Australian Vanadium and Technology Metals look to merge

With the opportunity to better exploit their jointly owned high-purity vanadium, Australian Vanadium and Technology Metals are looking to merge. This is a by-product of the rapid take-up of batteries that use vanadium as an electrolyte.  Indeed, vanadium is the raw material for vanadium redox flow batteries (VRFB) .  Importantly, it is also on critical mineral lists in Australia, the US, and the European Union.  Sadly, for both companies lithium-ion batteries are very much the industry standard despite vanadium based batteries being better for long-duration storage.  There are also fewer risks of them catching fire, enjoy minimal degradation and are recyclable.

Vanadium resources combined

Importantly, both companies have jointly owned vanadium resources close to Meekatharra in Western Australia.  The companies have agreed on an all-shares merger proposal of $217 million.  According to the CEO of Australian Vanadium, Graham Arvidson ,  vanadium redox flow batteries are coming into their own as an economic proposition.  As well as that new mines can be justified because of the likelihood of snaring a small section of the growing demand for long-duration storage batteries.  China is already commissioning larger VRFB and building manufacturing capacity, as it did with Lithium-ion giga factories.  Deployments are also picking up in the US, the UK and Australia, where energy companies are looking beyond one to two hours of storage.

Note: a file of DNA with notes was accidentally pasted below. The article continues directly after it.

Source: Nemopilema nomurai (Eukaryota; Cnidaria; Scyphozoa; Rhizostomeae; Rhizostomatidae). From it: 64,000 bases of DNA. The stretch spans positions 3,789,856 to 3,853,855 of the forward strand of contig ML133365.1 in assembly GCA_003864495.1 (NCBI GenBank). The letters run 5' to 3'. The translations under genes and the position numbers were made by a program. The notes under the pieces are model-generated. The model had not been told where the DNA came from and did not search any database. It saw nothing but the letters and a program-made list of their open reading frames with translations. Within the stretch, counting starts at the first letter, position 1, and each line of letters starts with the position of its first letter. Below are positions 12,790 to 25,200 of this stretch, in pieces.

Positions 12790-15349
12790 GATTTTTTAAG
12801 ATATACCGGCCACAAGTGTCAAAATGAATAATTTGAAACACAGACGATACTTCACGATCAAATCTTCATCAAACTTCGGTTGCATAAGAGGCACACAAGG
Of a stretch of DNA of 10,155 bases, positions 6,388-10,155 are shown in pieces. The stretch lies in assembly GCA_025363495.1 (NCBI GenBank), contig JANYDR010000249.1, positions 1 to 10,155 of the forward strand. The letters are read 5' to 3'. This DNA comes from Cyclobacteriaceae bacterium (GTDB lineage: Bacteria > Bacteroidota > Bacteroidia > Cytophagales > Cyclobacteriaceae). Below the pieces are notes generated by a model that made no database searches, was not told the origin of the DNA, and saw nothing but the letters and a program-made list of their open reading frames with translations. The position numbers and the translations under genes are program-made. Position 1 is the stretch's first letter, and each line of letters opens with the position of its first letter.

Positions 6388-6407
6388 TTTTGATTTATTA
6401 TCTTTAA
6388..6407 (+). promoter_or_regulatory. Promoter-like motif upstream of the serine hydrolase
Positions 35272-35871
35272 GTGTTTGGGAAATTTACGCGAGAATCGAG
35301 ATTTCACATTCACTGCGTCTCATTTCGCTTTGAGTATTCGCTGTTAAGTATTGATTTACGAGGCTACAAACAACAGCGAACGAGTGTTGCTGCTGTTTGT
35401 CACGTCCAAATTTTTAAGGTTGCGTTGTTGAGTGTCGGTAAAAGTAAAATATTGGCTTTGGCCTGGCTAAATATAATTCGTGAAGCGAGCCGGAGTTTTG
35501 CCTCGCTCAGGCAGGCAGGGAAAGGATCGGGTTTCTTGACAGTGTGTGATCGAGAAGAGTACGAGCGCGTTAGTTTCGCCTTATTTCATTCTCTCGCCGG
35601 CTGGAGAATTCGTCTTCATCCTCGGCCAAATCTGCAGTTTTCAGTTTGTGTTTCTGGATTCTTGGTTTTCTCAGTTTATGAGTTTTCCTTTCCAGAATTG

Australian Vanadium shareholders will emerge with 58 per cent of the shares in the combined business, and Technology Metals shareholders 42 per cent.

Critical Minerals

The debate around critical minerals will become more intense with the government announcing $2 billion worth of cheap loans and guarantees for critical minerals.  The need to clear a pathway to achieve Labour’s ambitions in clean energy and green manufacturing is now of urgency.  The political challenge in the short-term is to achieve development at scale which will achieve the labour government’s carbon neutral aspirations.  Within the critical minerals list there are 26 minerals, but the list is still being refined.  BHP and Fortescue are investing billions into nickel because of its significance for rechargeable battery chemicals and high strength alloys.  Currently nickel is not on the critical minerals list despite its significance for rechargeable batteries.

Press reports suggest our government is banking on getting access to US investment dollars and involvement in US supply chains fast-tracked by the massive subsidies available under the Biden administration’s Inflation Reduction Act.  The PM has been concerned at the possible flow of global capital to the US, but a US Australian taskforce set up following his recent visit to the US may help produce a plan for greater co-operation.

Ecobatt are monitoring globally trends in vanadium-based batteries and critical minerals.  The company intend to pivot to ensure they continue to offer a safe and comprehensive collection processing and recycling service for all types of battery products to extract critical materials that can be reused in a variety of battery manufacturing processes.  Currently Ecobatt collect, and process Redox flow vanadium batteries, and recycle the metals back through sister company Recycal.

Aust Vanadium and Tech metals look to merge

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